‘those who exalt themselves will be humbled, and those who humble themselves will be exalted.’ Matthew 23:12
Yesterday I found myself watching the cricket… Or at least, I set off watching the cricket, then decided that probably it was best if it was just on in the background…. It was then promptly turned off when Jonny Bairstow, England’s opening batter, managed to get out on the first ball of the innings – again! For those of you who follow cricket, you will understand the trials and tribulations of the current cricket world cup. Put bluntly, England have been absolutely rubbish. They were pre-tournament favourites, but have just not shown up… World class players, a world class team, humbled and languishing in last place. This will be a tale of woe familiar to anyone who has ever followed any sport – there are always huge upsets, no matter how nailed on a result might seem. Somehow, and I don’t really know how… I am the captain of Blackburn Diocese Clergy Cricket Team, a huge twist in the tale! A team which despite its best effort, can also succumb to an occasional defeat – or 7. When I was first drafted into the side, I did my best to express to the then captain Fr Tom Woolford, just how little cricketing experience I had. Fortunately my being alive, and having use of all four of my limbs was all the qualification you needed to get picked for the team! I then needed to get kitted out, so that when I arrived to play I wasn’t a danger to myself or those around me. I managed to hit the first ball for 4, nobody more surprised than I (I had got very lucky indeed). The second ball clattered into the stumps, and my debut was over. I had all the gear, brand new whites, helmet, bat, bag, gloves…. I had all the gear, but absolutely no idea what to do with them. I looked the part, but unfortunately was very soon found out by those who did actually know what they were doing.
The same can be said of our Gospel reading this morning. The scribes and the Pharisees had all the gear, all the respect, all the titles… But unfortunately they too had no idea when it came to God. They liked to give the impression that they did, with their wide phylacteries and unnecessarily long tassels. They gave an outward impression that they were the perfect example – the most holy person or people you might ever like to meet, the envy of those mere mortals around them. Yet they too are found out, they are called out by Jesus. Jesus tells us that we must not be like those scribes and Pharisees. We must not try to be better than our neighbour, we must not act superior, we must not show off in order to put others down, and raise the status of our own ego’s that bit further. And yet… And yet… We are often found wanting, we are often found to fall short of that mark. This morning’s gospel can be summed up by a simple phrase – practise what you preach.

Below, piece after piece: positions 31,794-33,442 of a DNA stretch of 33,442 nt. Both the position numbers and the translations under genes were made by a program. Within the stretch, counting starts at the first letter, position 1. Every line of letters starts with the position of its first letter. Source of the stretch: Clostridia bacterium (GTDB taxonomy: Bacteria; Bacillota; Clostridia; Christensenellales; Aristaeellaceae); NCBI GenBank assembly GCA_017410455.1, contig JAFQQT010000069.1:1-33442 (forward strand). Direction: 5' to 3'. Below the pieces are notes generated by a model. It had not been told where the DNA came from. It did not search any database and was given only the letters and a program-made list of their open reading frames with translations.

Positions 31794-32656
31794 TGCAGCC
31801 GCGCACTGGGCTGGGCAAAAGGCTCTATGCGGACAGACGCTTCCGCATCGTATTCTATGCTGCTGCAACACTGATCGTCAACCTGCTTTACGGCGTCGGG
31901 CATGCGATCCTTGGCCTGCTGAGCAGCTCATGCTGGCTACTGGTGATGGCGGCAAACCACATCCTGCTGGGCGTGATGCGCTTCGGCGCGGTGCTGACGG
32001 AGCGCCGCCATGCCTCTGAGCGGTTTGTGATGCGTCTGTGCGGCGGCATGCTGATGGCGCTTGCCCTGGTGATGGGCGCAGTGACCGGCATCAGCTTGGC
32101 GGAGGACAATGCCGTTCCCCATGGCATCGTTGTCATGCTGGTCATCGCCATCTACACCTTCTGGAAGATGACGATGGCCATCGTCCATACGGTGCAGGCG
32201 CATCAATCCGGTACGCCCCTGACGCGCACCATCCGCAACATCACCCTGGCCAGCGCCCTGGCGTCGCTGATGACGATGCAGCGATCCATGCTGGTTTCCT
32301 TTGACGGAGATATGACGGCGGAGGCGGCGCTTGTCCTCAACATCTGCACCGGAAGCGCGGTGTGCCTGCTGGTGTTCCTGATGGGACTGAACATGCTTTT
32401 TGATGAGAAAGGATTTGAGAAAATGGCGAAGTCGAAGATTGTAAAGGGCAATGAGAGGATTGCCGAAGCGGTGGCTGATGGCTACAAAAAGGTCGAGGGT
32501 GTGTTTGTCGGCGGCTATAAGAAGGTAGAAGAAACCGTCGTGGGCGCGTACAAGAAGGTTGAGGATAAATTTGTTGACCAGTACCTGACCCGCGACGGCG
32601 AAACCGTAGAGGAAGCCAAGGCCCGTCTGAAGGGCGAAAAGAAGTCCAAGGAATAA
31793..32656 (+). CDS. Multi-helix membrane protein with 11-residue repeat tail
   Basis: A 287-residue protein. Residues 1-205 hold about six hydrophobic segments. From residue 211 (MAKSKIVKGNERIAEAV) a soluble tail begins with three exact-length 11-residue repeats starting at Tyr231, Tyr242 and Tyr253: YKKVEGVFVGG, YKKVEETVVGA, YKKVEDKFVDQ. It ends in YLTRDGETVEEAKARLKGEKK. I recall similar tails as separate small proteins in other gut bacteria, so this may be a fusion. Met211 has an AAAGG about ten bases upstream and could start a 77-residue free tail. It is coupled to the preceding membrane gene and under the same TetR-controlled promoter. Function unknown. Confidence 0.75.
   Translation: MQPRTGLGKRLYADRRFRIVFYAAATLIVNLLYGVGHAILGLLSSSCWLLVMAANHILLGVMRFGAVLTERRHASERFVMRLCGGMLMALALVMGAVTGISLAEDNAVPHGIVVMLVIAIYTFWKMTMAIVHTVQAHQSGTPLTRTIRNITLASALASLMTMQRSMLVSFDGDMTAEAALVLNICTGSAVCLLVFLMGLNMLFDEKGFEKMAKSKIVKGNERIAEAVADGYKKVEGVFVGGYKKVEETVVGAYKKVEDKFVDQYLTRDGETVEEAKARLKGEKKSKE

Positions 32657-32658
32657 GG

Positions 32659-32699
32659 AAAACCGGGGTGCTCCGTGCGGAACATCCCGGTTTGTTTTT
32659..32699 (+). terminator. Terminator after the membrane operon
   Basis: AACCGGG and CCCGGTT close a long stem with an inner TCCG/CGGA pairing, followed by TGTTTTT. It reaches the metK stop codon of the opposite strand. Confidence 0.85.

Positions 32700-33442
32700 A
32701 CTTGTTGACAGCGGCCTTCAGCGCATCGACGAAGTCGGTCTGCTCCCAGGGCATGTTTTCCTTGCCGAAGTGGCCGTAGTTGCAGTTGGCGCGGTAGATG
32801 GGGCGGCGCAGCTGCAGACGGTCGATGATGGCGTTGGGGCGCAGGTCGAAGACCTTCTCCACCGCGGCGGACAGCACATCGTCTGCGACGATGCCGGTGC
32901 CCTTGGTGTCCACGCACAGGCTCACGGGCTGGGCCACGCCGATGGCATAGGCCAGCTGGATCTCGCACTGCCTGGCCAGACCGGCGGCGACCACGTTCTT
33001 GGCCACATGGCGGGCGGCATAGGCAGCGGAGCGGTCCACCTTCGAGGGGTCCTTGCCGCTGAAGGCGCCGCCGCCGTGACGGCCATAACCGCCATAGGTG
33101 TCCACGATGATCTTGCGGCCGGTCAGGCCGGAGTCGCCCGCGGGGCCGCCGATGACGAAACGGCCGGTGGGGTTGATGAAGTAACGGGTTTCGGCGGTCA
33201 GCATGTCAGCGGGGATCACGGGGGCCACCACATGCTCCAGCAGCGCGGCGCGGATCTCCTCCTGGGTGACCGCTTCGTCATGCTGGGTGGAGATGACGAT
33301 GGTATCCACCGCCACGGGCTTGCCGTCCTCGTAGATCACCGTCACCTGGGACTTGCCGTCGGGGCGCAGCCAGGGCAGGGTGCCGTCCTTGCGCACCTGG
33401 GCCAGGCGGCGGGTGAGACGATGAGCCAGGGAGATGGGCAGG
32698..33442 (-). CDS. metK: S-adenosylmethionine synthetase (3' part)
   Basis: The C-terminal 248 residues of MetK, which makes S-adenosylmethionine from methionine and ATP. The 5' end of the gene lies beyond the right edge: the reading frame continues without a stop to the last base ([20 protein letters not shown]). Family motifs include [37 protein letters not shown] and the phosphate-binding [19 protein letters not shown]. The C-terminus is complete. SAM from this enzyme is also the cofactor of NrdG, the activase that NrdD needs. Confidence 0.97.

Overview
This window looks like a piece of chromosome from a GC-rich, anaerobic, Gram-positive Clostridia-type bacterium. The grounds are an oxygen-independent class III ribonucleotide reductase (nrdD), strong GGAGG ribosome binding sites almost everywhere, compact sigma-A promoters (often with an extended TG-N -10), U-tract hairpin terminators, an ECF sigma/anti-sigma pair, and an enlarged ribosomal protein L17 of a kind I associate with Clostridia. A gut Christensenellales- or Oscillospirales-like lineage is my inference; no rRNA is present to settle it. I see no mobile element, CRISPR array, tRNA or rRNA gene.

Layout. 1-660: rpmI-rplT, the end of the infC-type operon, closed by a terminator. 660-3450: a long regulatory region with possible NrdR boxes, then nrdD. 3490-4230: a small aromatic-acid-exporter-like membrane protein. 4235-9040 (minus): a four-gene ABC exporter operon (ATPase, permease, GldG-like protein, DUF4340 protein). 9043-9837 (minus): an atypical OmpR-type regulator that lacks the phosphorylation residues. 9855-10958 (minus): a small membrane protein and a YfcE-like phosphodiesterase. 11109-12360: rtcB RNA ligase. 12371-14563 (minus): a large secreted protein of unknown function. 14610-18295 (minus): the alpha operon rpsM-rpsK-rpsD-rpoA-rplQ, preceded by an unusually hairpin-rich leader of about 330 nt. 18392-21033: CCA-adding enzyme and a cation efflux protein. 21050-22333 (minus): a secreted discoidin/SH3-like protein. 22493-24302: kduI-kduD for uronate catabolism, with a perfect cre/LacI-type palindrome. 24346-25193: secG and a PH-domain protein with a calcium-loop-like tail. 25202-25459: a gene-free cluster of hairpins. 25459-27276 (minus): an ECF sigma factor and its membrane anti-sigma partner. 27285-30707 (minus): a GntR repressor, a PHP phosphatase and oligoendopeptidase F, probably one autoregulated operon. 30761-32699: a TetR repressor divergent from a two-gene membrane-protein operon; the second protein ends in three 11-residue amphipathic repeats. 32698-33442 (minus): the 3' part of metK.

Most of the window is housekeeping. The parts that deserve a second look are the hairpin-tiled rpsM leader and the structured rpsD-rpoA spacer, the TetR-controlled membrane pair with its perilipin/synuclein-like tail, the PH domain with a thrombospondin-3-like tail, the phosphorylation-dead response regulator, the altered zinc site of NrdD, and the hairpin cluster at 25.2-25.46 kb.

It puts rather a lot of pressure on the one that is stood up preaching this morning. A wise move indeed by the powers that be to let me preach this morning. Very sensible! Father Jordan can be the scape goat this morning, the morning where we bring into question whether or not we should be calling anybody Father at all. This passage does indeed seem to be pointing at those in the proverbial pulpit this morning, Jesus wagging his finger at those preaching up and down the land, and throughout history. Unfortunately, Jesus is not just directing this correction at the scribes, the Pharisees or those of us who will be preaching in churches this morning. Jesus is calling each and every one of us away from hypocrisy, away from furthering our own selfish agenda’s, away from looking inward. There is just one small snag. This sermon, or a version of it, has been preached for over 2000 years, and it still needs preaching. Each of us is still getting it very wrong. We don’t have to look very far to find hypocrisy in the world, not very far at all, we need only look in the mirror.
So how then can we do as Jesus asks? How can I, or anybody else turn our lives to God. Each of the things that Jesus calls out in the Pharisees I will have done at some point. Each of us will have done them, and yet I am still stood here, being hypocritical, asking you not to do them, asking, pleading that we be better. Are we, then, just like the Pharisees and Scribes – hypocrites who are doomed and will have the Kingdom of God taken away from us? Or is there some hope for us after all? Well, there is hope – and that hope rests in the infinite mercy and inexpressible love of God. A God, who humbles himself constantly to be close to us. For once, he came to earth in the form of a human and was given over to death. But here and now, he, the Saviour, continues to humble himself and come to us in these ordinary gifts. He makes his Body and his Blood present for us. He makes himself present in the world, so that us sinners may discover our forgiveness, and his mercy. That we may discover our unworthiness, and his love.
So how can we do this? How can we avoid being the one who has all the best stuff, all the new stuff, shiny and perfect, just as I was in that first cricket match, but still no idea how to live? We can only hope to do this, by placing ourselves in an ever-closer relationship with God. For through God, we are daily being renewed, our hearts are daily being enlarged, we are continually growing through him who has called us out of darkness. And so, never think that your life must be perfect, never think that you must be without sin – for God’s mercy is greater than we can even imagine. The only thing God asks is that our heart and mind may be focused on him, for he is the source of our salvation, unchanging, this day and always. Amen. (from Fr Jordan McDermott).